Career Lessons from 80′s TV Hits

Many of us have fond memories of 1980s television shows like “Miami Vice” or “The Cosby Show.”

But did you know that many of those television favorites have career lessons to teach you? Pay attention while Sonny Crockett, Cliff and Norm show the way to a smarter career…

Know and Build Your Personal Brand

1. When the economy went bad, many people realized they were not in a position to argue that they should keep their job over someone else.  “I’ve been here longer than him,” was not considered a good argument as employers looked to retain top performers.

Or, when promotions became scarce because of lean staffs and budget cuts, many people learned they made a big mistake by not developing and promoting a personal brand. When they began trying to market themselves for big projects, for example, they didn’t have a clue about how to differentiate themselves from the other people vying to be included.

When it comes time for you to climb the career ladder, are you passed over because the leadership doesn’t really know who you are? Are you just some nameless face in a meeting that doesn’t contribute much or is too shy to tout your skills for important projects?

You need to look for ways to consistently connect with your bosses and your network to communicate your brand. What are you doing every day to stand out? What message are you delivering about who you are, your skills and what makes you worth knowing?

In this montage about the character of Norm on “Cheers,” you can quickly see how “Norm!” becomes part of the branding message of this character.

What “Stormin’ Norm-isms” are you using?

Know How to Resolve a Conflict

2. Nowhere is it written that when you get a job you’ll just love all your co-workers to pieces. The reality is that they’ll rub you the wrong way, just like your little brother did with terrible knock-knock jokes when you were growing up.

While your Dad may have gotten involved to stop you and your pesky sibling from killing one another, bosses do not like to be dragged into trivial spats, such as who didn’t clean up in the break room. Not only does resolving a conflict interrupt your boss’s busy day, but such childish disagreements make you look immature and spiteful – much as Vanessa does in this clip from “The Cosby Show.”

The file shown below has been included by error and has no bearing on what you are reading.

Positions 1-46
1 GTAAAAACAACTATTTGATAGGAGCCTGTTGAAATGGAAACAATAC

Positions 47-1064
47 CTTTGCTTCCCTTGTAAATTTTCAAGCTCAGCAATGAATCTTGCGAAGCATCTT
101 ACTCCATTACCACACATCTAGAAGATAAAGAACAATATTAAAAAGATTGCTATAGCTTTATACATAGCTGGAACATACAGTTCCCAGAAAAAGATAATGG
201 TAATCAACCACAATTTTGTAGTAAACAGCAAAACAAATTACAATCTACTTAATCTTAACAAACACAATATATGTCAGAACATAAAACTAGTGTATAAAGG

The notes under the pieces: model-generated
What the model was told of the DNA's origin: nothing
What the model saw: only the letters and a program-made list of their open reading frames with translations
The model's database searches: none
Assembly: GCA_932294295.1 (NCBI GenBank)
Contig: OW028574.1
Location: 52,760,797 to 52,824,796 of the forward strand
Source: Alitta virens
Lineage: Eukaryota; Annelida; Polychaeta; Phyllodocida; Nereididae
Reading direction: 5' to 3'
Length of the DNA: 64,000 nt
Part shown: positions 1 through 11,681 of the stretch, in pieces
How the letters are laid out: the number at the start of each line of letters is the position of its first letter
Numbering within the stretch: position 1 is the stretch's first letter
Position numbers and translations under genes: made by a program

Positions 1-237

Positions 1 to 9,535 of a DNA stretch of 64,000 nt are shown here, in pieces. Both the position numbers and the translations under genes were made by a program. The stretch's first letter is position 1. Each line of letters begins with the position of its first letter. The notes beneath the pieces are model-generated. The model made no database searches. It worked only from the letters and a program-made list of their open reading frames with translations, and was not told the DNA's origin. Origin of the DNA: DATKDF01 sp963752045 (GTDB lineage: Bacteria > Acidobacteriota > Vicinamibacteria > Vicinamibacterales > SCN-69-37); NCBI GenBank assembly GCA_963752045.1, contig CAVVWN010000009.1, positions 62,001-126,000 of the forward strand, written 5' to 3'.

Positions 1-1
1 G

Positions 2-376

Learn How to Negotiate with Coworkers

3. Employers want employees who are collaborative, and whining about what marketing or sales did or didn’t do will not help your reputation as someone who can work well with others.  You have to learn to negotiate not only with customers and vendors, but with those in your own organization.

Strutting around being negative and refusing to cooperate to achieve a satisfactory outcome may just blow up in your face just like it did for the “Miami Vice” character of Sonny Crockett.

 

Know How to Handle Stressful Situations

4. Stress is something that goes hand-in-hand with any job these days. We’re working harder than ever before, but despite our best efforts we sometimes fail.  When you lose a promotion, for example, you may want to scream or cry. But it’s best not to confide in your colleagues about your anger or disappointment because it can put them in an awkward position – and you never know if your comments may get back to the boss. It’s important for your emotional well-being to confide in someone, and that should be a trusted family member or friend. This will help you put your situation in perspective and move on.  And who doesn’t need a hug after a stressful day just like Kevin in “The Wonder Years”?